World Heritage is the shared wealth of humankind. Protecting and preserving this valuable asset demands the collective efforts of the international community. This special day offers an opportunity to raise the public's awareness about the diversity of cultural heritage and the efforts that are required to protect and conserve it, as well as draw attention to its vulnerability.
Endorsed by United Nations Educational, Scientific and Cultural Organisation UNESCO the day is an opportunity to raise the profile of World Heritage Sites across the globe and to recognise and explore their unique and special features. Many of you will know the most famous Sites such as the Great Wall of China, the Egyptian Pyramids and the Amazon Rainforest in Brazil but did you know that we have 31 World Heritage Site in the United Kingdom and that the most recent of these is the Lake District which was added to the List last year?
Here in Wiltshire we are incredibly fortunate to have the Stonehenge, Avebury and Associated Sites World Heritage Site – to use its proper title. The globally iconic stone circles are instantly recognisable but do you know about all the other monuments and sites which form part of this 50 square kilometre landscape which makes up our World Heritage Site? The partners that look after all things World Heritage are planning to make sure that this year Wiltshire marks World Heritage Day with an array of fun activities and events all across Wiltshire to help you find out more about our World Heritage and how to get involved.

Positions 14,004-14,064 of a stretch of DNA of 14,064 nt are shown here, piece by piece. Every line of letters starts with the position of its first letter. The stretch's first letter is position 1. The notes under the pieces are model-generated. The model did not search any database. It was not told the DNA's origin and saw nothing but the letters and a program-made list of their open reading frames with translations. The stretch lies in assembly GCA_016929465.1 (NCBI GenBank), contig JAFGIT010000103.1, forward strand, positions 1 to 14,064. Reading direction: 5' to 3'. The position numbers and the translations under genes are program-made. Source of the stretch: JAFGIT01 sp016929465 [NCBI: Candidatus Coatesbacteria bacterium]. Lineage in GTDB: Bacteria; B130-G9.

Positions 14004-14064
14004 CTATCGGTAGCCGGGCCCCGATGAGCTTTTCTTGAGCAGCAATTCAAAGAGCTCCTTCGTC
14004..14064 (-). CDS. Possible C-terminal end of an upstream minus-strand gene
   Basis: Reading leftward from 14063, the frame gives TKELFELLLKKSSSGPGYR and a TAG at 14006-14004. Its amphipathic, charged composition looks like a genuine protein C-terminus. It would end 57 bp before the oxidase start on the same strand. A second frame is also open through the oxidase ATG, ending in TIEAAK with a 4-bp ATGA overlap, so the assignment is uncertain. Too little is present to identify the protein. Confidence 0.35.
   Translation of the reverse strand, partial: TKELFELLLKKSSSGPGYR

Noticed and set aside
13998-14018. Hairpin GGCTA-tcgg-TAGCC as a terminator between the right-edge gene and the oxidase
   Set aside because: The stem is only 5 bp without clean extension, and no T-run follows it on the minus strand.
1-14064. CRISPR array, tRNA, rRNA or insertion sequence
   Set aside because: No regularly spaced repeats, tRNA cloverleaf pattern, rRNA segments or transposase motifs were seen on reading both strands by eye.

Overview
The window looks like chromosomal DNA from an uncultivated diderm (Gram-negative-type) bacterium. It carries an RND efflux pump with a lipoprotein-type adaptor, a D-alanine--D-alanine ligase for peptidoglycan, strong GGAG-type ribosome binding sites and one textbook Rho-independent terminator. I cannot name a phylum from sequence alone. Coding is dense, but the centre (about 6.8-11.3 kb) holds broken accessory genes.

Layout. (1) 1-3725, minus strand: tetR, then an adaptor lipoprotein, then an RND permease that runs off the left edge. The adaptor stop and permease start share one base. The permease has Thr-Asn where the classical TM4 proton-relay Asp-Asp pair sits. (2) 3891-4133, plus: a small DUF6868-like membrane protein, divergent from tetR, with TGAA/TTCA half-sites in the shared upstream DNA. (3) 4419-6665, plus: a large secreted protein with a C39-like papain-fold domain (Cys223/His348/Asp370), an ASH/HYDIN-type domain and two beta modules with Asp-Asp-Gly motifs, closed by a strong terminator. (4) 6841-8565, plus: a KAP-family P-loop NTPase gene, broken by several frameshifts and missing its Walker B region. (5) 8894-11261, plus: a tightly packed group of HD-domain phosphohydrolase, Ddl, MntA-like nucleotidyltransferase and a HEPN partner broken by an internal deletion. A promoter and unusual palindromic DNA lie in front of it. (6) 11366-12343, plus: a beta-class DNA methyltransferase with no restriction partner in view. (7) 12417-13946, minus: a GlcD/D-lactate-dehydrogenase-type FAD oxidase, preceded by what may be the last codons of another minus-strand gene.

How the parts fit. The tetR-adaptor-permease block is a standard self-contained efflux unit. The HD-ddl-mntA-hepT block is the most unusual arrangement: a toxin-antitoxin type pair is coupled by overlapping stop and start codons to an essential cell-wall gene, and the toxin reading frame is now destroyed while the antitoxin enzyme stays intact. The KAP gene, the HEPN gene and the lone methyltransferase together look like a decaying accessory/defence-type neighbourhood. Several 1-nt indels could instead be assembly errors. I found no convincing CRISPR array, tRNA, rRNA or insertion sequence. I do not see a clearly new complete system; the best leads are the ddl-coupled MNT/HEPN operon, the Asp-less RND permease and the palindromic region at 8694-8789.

At Avebury you can join the National Trust for a guided walk and find out why this World Heritage Site is globally important as you explore the landscape visiting the Bronze Age 'hedgehog' barrows and stroll down to Neolithic West Kennet Avenue. You'll discover some of the most exciting parts of the prehistoric landscape at Avebury.
Or join the Human Henge group for a more sensory experience of Avebury's ancient landscape. Human Henge is a ground-breaking project about archaeology, mental health and creativity that is interesting, adventurous, safe and fun. Walk, sing and learn in the company of archaeologists and musicians, connecting with others who have walked here before us.
At Stonehenge, English Heritage invite you to meet their friendly volunteering team. See them make and decorate prehistoric style pottery, fashion rope out of water reed, and make cheese and bread over the open fire in the Neolithic Houses. Learn about the plants foraged from the Stonehenge landscape and chat to the volunteers as they repair the chalk daub walls of the houses. There will be a chance to sign up and join this amazing team and learn some essential Neolithic life skills! There are also free guided walks around the site, a trail for grown-ups, prize giveaways during the day, and a Stonehenge100 talk by Archaeologist Phil Harding in the evening.
We are delighted to share this comic by Katy Whitaker, Doctoral Researcher at the University of Reading about where Wiltshire's Sarsen stones come from (some of the theories are pretty outlandish!):
I am researching the past and present use of sarsen stone, those great grey boulders we are familiar with at Stonehenge and Avebury. Sarsens are a special part of the Marlborough Downs landscape. They are best known in prehistoric monuments. During the Neolithic in the period c3,900 - 2,500 BC sarsens were used in other ways, too. This includes as quern stones for grinding grains into flour; in burials; as tools such as hammers; as boundary markers and laying out the first fields. Archaeologists haven't researched the stone in its own right before, so my project does just that. I am based at the University of Reading, with support from the University of Southampton, and funded by the Arts and Humanities Research Council (AHRC). The Wiltshire and Swindon History Centre is a partner in the AHRC scheme, and my project will be using archaeological data and archive material from the Centre.